US Department of Homeland Security to track all immigrants’ social media accounts

By Jake Dean
29 September 2017

The US Department of Homeland Security (DHS) quietly announced this week that it will begin collecting social media information and search results from all immigrants’ social media accounts and internet searches, including popular sites such as Facebook, Twitter and Instagram. The policy expansion will take effect on October 18th, the same day President Donald Trump’s indefinite travel ban is slated to go into full effect.

The DHS’s invasive surveillance and data gathering operation will cover all immigrants, including green card holders and naturalized citizens. This represents a gross violation of the First and Fourth Amendments which guarantee the right to free speech and protect against unreasonable searches and seizures.

The policy was made public last week in the Federal Register and first reported by BuzzFeed News. It provides detailed guidance on what information DHS agents are allowed to gather, including “social media handle, aliases, associated identifiable information, and search results.”

Any past political speeches or posts, many of which may have been made under pseudonyms that were intended to maintain privacy out of fear of backlash, will now be collected and used to judge eligibility for citizenship. A journalist that published an article about war crimes or other controversial subjects under a pseudonym out of fear of retaliation will now have to disclose that information. Intimate details of immigrants’ personal lives will be sifted and scrutinized by government agents.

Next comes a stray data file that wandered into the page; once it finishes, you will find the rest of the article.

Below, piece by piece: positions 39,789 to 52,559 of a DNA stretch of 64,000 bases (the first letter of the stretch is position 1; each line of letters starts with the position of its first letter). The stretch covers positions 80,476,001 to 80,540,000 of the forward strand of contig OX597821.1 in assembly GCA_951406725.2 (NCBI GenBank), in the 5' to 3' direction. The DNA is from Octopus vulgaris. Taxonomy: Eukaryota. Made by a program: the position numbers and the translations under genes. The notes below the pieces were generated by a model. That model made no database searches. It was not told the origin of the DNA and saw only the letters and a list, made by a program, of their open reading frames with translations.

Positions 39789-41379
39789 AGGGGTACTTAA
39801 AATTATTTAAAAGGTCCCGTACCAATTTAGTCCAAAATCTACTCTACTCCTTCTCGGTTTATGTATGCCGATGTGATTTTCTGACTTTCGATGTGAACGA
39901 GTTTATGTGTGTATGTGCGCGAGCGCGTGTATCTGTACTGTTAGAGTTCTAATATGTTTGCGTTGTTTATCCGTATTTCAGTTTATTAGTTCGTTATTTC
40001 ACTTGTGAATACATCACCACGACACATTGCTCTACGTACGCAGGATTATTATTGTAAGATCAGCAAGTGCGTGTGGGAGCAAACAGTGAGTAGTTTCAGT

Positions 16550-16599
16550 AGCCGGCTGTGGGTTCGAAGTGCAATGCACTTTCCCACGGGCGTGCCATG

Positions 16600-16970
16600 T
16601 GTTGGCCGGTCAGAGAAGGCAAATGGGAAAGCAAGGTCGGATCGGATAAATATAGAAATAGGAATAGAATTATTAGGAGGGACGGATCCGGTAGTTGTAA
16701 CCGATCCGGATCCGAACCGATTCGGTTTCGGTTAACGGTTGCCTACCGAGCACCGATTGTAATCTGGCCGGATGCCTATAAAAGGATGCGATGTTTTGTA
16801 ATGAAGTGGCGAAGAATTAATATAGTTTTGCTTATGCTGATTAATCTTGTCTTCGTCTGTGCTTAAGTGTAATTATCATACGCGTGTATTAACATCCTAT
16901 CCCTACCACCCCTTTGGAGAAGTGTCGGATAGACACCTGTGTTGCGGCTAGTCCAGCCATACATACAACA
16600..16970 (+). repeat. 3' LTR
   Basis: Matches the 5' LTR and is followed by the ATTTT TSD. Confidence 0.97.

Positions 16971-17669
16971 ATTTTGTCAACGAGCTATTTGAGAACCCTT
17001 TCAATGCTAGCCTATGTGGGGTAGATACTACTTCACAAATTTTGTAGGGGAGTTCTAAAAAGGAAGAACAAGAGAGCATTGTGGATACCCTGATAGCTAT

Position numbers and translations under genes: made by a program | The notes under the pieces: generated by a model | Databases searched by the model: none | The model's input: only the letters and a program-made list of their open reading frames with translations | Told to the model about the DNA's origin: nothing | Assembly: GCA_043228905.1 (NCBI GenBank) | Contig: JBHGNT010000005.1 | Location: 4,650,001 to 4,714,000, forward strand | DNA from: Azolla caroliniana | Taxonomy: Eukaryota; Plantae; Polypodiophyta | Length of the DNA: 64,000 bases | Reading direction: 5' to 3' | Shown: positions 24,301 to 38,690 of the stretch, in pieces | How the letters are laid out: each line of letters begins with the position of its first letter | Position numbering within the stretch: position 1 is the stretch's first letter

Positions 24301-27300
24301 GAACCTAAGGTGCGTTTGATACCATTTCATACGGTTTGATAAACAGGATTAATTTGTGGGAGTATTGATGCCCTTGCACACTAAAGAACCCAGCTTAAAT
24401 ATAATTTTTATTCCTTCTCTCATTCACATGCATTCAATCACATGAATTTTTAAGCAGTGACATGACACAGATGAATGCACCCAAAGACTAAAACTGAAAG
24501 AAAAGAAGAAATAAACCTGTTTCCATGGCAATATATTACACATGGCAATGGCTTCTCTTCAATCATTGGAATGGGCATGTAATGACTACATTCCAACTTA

It is not known to what extent the DHS will have access to “search results”—if the agency has direct access to popular search engine sites such as Google and Yahoo or if it is limited to social media accounts. However, it has been made clear through documents leaked by Edward Snowden, the former National Security Agency (NSA) contractor, that the NSA works directly with the major internet companies, including Google and Yahoo, to sweep up all electronic communications and funnels that information to other federal agencies.

Responding to a request by Gizmodo for more information on the new surveillance initiative, Joanne F. Talbot from DHS Office of Public Affairs admitted that the agency has been tracking and searching through immigrants’ social media accounts for at least the last five years. The statement makes clear that the unconstitutional dragnet surveillance operation, which is being expanded under Trump, was established under the Obama administration.

“The notice did not announce a new policy,” Talbot insisted. “The notice simply reiterated existing DHS policy regarding the use of social media. In particular, USCIS followed DHS Directive 110-01 for the Operational Use of Social Media. This policy is available on DHS’s public website and was signed on 6/8/2012.”

Adam Schwartz, an attorney with the Electronic Frontier Foundation (EFF) spoke to BuzzFeed News: “We see this as part of a larger process of high-tech surveillance of immigrants and more and more people being subjected to social media screening. There’s a growing trend at the Department of Homeland Security to be snooping on the social media of immigrants and foreigners and we think it’s an invasion of privacy and deters freedom of speech.”